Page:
Photo Credit:
Photo from the movie, “Stories of Rebbe Nachman,” Yehuda Barkan as the unhappy king

The next story in the film is the wonderful tale of “The Worldly Son and the Simpleton,” as relevant today as when Rebbe Nachman first told it, two hundred years ago. In the story, two childhood friends grow up and choose different paths. The Simpleton is a humble person, happy with his lot. For example, because his faith is so strong, simple bread tastes like delicious meat, and water tastes like fine wine. In contrast, the “Sophisticated” Son sets off from their village to learn about all of the wisdoms and cultures of the world. With his keen intellect, he succeeds in becoming a wise and worldly scholar, but his great achievements in the different disciplines which he masters, bring him to arrogance. The foreign ideologies which he studies bring him to disbelief. In addition, because he is so knowledgeable, he sees the tiniest imperfections in everything he does, and this brings him to depression. In contrast, his old friend, the Simpleton, is always happy, serving G-d with a pure and steadfast faith.

One sleepless night, the king is looking through the registry of his citizens when he comes upon the strange names of the Worldly Son and the Simpleton. When he sends messengers with letters, requesting them to come to the palace, the Simpleton hurries off immediately, but the Worldly Son hesitates with doubt and obsessively analyzes the meaning of the royal summons which he has received. His philosophizing and convoluted logic lead him to the conclusion that there really isn’t a king, and he sets off around the world to prove it. Here, Rebbe Nachman is portraying the plague of heresy which seized the minds of large segments of Jewry in his time, and which continues to entrap many “modern and enlightened” people today. The same theme, albeit in a different style, can be found throughout Rabbi Kook’s treatise, “Orot.” The dangers of false ideologies and beliefs are so great, and their fruits are so poisonous, Rabbi Kook is moved to declare that all of today’s modern, “enlightened” cultures will be destroyed, and a new world foundation will rise up, based on the knowledge of G-d and the truth of Israel (Orot, 2:7). Growing up in America, I followed the path of the Worldly Son until I was trapped in the same swamp of darkness that imprisoned him, and which only the brilliance of G-d’s light can shatter. For the Jewish People, today, in Israel and abroad, the message of Rebbe Nachman’s tale, now in cinematic form, can help bring healing to a Nation which is still ailing from the false cultures and identities it embraced during its long years in exile in foreign lands. Since many of us spend our free hours staring at TV, movie, computer, and I-Phone screens, hopefully the messages in Rebbe Nachman’s stories, visualized on big and little screens in a fun and attractive manner, can rekindle the candle of faith which exists in every Jew.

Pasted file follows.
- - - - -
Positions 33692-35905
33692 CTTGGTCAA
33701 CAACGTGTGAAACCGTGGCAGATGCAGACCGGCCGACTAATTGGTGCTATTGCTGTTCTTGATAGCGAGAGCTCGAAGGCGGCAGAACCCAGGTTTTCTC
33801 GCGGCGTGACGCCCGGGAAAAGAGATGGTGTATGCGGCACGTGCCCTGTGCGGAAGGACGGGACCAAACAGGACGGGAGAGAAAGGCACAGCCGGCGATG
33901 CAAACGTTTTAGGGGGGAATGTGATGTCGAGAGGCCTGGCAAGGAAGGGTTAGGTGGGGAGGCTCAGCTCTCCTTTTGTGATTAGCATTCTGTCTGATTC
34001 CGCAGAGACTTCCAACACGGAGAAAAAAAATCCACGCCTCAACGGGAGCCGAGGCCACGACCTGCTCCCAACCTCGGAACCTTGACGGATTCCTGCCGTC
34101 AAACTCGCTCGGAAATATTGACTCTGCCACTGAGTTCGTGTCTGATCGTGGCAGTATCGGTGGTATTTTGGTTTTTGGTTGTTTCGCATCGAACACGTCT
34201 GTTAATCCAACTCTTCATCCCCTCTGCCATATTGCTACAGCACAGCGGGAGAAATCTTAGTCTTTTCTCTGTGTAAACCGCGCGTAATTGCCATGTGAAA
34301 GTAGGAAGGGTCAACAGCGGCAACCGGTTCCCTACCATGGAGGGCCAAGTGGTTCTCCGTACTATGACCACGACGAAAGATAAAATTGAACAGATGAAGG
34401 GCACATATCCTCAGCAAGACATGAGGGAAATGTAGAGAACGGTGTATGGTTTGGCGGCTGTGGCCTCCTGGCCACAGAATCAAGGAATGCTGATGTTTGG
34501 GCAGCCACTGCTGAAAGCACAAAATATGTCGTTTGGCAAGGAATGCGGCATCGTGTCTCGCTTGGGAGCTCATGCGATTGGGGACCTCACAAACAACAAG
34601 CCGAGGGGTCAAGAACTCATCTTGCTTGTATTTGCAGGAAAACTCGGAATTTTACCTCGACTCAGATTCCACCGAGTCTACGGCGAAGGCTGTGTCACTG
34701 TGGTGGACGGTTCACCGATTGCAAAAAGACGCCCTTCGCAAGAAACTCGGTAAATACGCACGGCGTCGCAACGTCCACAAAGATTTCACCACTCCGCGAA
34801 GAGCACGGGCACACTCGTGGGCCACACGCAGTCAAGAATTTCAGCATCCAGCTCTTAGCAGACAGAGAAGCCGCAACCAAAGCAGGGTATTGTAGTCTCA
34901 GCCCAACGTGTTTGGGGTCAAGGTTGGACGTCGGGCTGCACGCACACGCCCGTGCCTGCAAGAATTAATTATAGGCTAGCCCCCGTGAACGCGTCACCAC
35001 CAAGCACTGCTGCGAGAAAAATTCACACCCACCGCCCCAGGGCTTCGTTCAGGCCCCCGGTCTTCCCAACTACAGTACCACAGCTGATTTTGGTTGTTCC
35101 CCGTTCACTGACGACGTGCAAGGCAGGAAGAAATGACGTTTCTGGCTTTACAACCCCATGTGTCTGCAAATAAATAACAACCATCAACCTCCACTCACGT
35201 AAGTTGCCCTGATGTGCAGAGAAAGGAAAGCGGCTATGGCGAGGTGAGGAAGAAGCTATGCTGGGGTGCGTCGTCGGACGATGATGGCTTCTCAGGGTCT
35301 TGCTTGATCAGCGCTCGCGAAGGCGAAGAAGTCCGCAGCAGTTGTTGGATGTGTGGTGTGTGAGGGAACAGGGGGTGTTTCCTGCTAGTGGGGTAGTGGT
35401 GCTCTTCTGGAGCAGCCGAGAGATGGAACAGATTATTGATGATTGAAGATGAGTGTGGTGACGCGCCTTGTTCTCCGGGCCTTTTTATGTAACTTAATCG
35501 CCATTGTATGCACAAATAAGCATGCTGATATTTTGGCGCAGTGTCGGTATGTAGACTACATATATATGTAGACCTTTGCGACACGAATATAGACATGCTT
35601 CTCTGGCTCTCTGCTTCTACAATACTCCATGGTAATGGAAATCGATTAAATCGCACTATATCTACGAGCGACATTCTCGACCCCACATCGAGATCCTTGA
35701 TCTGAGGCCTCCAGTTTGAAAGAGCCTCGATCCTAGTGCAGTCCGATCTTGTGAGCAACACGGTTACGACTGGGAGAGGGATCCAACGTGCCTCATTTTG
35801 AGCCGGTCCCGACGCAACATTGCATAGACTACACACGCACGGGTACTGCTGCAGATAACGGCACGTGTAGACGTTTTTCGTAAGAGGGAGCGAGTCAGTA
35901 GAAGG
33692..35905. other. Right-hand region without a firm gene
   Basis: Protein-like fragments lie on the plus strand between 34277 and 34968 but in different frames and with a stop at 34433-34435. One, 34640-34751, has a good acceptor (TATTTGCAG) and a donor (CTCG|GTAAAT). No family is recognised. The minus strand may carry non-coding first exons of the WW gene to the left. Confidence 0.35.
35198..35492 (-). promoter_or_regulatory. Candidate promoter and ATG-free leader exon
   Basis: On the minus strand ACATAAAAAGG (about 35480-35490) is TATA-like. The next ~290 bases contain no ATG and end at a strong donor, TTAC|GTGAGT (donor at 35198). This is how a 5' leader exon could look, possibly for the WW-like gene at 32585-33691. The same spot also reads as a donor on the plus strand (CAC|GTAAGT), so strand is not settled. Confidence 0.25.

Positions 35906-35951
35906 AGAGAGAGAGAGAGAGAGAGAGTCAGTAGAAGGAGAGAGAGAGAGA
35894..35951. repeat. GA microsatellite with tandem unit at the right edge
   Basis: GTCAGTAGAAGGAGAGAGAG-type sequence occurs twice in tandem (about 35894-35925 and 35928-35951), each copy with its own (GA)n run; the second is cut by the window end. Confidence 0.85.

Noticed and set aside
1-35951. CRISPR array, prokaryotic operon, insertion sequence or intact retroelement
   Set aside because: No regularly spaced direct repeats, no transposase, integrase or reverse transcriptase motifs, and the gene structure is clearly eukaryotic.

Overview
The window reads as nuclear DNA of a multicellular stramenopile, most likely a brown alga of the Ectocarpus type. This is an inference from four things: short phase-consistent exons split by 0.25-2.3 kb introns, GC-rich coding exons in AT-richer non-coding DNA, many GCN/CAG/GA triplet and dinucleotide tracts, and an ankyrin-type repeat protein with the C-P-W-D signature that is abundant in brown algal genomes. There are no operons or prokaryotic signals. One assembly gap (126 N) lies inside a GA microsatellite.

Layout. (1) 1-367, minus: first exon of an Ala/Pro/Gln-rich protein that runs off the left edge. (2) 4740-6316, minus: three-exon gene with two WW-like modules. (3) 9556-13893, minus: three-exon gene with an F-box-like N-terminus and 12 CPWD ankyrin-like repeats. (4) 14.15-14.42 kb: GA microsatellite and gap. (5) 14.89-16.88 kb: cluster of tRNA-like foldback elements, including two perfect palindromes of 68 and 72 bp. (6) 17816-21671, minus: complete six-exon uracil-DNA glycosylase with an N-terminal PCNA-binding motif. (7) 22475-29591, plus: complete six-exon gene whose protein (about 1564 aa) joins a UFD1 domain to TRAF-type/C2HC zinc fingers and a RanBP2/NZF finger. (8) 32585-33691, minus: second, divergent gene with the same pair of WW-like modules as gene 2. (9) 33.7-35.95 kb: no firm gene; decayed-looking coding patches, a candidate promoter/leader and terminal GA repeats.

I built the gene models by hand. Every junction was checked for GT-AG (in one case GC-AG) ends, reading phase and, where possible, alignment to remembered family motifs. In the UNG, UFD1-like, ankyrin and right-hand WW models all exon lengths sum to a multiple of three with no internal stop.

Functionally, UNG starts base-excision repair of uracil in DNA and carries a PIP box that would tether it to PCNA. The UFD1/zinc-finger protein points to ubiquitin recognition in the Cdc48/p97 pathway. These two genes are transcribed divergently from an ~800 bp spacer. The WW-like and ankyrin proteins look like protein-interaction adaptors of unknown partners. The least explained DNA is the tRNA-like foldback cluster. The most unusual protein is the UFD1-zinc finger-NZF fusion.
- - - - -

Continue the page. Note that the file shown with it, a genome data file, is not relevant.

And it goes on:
The last of the movie’s four stories is called “A Matter of Trust.” It’s a popular story with children, but, once again, its message goes deep, and when I first read it in my early days of spiritual searching, the tale of the unhappy king hit a chord within me, resounding through my soul. Often, when I am asked to speak to a group of students, I begin my baal tshuva story by recalling that in Hollywood, I had everything a person could wish for – money, fame, pleasures wherever I turned – but I felt empty inside. “You have everything a person could wish for!” the despondent king tells his turkey-like son in “The Indyk.” “Money, fame, honor!” The Worldly Son has all of these things as well, but they only lead him to depression and doom. So too the king in “A Matter of Trust,” once again played by Yehuda Barkan, in Rebbe Nachman’s tale of the wooden sword. To discover what he is missing, the king leaves his castle disguised as a beggar so no one will recognize him, to wander around in his own galut, searching for redemption. I won’t give away the happy ending, but once again, like in the other stories of the film, it is the Tzaddik, the mentor, the spiritual guide, the “chance” acquaintance, played by my old Hollywood friend, Daniel Dayan, who opens the gates to greater understanding and joy.

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Tzvi Fishman was awarded the Israel Ministry of Education Prize for Creativity and Jewish Culture for his novel "Tevye in the Promised Land." A wide selection of his books are available at Amazon. His recent movie "Stories of Rebbe Nachman" The DVD of the movie is available online.